Combating Climate Change: Commercializing Clean Transport
Since the 1990’s, China’s rapid growth has rested on the expansion of heavy industry and urbanisation. As the country’s economy surges and its middle class grows, pollution too has reached critical levels.
- Put simply, the commercial introduction of this pioneering new clean technology – which would mean that buses would be able to run on the energy that is created when hydrogen is mixed with oxygen – in China’s mega-cities is an innovative solution to China’s urban air pollution problems.
The use of coal and oil accounts for 90 percent of China’s total energy use, causing carbon dioxide (CO2) levels and ozone concentrations to exceed nationally acceptable limits. The rise in the number of cars that choke city roads and demands for more public transportation have added to the problem.
As air pollution mounts, the government is seeking new ways to combat the issue. One such solution is to reduce CO2 emissions through the introduction of innovative buses that run on hydrogen fuel.
For more than a decade, China and the United Nations Development Programme (UNDP) have been working together on fuel cell and advanced battery hybrid vehicle design through the Global Environment Facility by implementing “Demonstration of Fuel Cell Bus Commercialization in China” (Phase I and II) from 2003 to 2011.
Under this new clean technology vehicles run on energy created when hydrogen is mixed with oxygen.
“Instead of traditional engines, these vehicles run on electric motors hooked up to hydrogen gas tanks. Simply said, the fuel is combined with air, creating water and setting off a reaction which produces electricity,” says Mr. Manuel Soriano, Senior Global Climate Change Advisor at UNDP Regional Centre for Asia and the Pacific. “The fuel cell may well be a form of transitional technology, though the vehicles’ success is highly contingent on the infrastructure which supports them.”
As the world’s largest bus producer and public transport consumer, China has the potential to make this clean energy technology commercially viable not just at home but across the world.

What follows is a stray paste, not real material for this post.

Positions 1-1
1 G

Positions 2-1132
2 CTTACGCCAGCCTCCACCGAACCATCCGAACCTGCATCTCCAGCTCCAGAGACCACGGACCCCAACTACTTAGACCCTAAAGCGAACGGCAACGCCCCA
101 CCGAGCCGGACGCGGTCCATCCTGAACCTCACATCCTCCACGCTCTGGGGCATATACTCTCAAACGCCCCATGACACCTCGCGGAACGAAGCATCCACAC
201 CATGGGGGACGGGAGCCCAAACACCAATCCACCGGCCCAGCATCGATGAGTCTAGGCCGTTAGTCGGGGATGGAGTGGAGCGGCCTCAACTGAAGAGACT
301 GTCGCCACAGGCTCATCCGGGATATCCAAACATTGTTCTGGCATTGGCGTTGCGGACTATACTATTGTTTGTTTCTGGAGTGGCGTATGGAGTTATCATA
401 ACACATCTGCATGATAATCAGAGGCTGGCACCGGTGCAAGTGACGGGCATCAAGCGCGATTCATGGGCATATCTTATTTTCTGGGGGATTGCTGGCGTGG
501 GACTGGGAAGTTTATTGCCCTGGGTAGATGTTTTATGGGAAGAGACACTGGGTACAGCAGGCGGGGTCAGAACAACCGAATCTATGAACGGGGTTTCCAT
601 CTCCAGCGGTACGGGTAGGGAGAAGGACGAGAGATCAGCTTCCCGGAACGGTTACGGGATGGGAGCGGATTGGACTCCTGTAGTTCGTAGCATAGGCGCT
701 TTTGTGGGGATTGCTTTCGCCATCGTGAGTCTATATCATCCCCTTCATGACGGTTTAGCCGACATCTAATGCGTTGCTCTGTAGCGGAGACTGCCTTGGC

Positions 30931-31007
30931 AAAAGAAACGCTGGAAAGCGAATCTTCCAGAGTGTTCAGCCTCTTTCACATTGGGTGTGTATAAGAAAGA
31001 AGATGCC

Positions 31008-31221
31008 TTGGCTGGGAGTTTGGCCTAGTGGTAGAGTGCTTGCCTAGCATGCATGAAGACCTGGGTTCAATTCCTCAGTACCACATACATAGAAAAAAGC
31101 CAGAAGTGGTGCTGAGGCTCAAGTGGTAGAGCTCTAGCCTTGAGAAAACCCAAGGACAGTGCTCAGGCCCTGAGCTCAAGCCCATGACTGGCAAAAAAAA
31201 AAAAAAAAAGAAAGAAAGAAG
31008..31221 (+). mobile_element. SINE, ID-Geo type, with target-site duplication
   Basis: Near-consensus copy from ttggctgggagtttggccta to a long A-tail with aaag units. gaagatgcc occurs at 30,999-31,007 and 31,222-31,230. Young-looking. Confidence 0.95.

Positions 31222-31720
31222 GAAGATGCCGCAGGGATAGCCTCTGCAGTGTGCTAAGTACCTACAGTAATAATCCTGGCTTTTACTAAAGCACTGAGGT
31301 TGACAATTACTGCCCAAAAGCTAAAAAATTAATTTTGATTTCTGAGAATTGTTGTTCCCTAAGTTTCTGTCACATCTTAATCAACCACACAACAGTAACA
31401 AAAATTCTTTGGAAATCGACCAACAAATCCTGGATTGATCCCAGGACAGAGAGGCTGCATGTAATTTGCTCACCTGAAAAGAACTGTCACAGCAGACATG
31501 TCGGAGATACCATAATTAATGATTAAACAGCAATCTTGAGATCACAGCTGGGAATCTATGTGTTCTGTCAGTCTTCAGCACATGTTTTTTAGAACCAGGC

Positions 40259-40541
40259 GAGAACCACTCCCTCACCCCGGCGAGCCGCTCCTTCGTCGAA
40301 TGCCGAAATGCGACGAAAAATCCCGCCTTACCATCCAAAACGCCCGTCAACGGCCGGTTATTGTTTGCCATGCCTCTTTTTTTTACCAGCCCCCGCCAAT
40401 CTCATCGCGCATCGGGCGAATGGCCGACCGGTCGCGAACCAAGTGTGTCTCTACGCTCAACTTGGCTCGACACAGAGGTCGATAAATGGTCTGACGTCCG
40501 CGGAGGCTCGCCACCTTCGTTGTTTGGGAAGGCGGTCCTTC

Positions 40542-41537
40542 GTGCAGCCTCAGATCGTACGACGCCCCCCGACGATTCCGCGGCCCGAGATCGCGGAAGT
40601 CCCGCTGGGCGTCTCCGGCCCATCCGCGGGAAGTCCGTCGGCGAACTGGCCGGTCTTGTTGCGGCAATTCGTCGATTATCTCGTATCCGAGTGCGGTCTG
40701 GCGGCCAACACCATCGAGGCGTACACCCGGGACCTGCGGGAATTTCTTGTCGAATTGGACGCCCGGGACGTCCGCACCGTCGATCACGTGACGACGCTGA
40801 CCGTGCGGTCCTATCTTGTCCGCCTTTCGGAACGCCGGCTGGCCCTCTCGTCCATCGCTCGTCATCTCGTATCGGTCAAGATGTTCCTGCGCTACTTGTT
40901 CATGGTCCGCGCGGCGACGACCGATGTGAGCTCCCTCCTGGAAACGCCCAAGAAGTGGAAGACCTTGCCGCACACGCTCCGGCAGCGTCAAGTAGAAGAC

The UNDP clean transport project has already advanced through several stages. The latest phase, which has placed the decade-old project back on the table for 2014 and beyond, saw the blueprint for a new Chinese project concept for “Accelerating the Development and Commercialization of Fuel Cell Vehicles (FCV) in China” (DevCom FCV) approved during the 46th GEF Council meeting held this May. The project will further develop the fuel cell vehicle in aspects of design, market diversification, and policy support structures to ensure its large-scale deployment in China by 2020, expediting FCV use in China by at least ten years.
The first step will be to eliminate or minimize current barriers for effective promotion, application, and local manufacturing of the FCVs. It is estimated that the project will reduce CO2 emissions from vehicles by 130,000 tonnes in the lifetime of the DevCom FCV. Added benefits will include significant reductions in emissions of nitrogen oxides (NOx) and particulate matter (PM).
Co-funded by the Chinese government, domestic companies, UNDP, and the Global Environment Facility, the project first assisted China to obtain the fuel cell buses in 2003. In the first phase, three Daimler fuel cell buses imported from Germany were put to use in Beijing and Shanghai. From June 2006 to October 2007, these buses clocked up more than 92,000 kilometres and led to a reduction of 99 tonnes of CO2 emissions in Beijing alone. Hydrogen refueling stations were also constructed and research undertaken to document the value of the fuel cell buses. From 2007 to 2011, phase two, the project continued to demonstrate how the FCVs could reduce greenhouse gas emissions in urban areas.
Public transportation companies received help in obtaining the buses, and technology suppliers were trained to identify cost-saving opportunities to enable the development of a large-scale international market for fuel cells and hybrid public transport infrastructure. As the project progressed, feedback was systematically gathered and utilised to enhance scientific and technical understanding of the fuel cell and alternative means of propulsion.
The second phase of the project resulted in a reduction of 83 tonnes of CO2 emissions in Beijing and 216 tonnes in Shanghai. This led to attainment of 192,853 km in mileage in the year-end of 2011. Public transit operators also gained experience in organising and managing larger fleets of fuel cell buses.
The project has increased support for FCVs in government and among private sector investors, the media, and other key groups. The fuel cell buses were used as commuter and VIP reception vehicles during the 2008 Beijing Olympic Games (three buses) and the 2010 Shanghai World Expo (six buses). These initiatives at high profile events were used to highlight the benefits of reducing dependency on imported oil, improved air quality health, and benefits to the environment and economy.
Workshops have demonstrated the benefits of fuel cell technology to other cities, and lessons learned have been showcased at international fuel cell vehicle forums.
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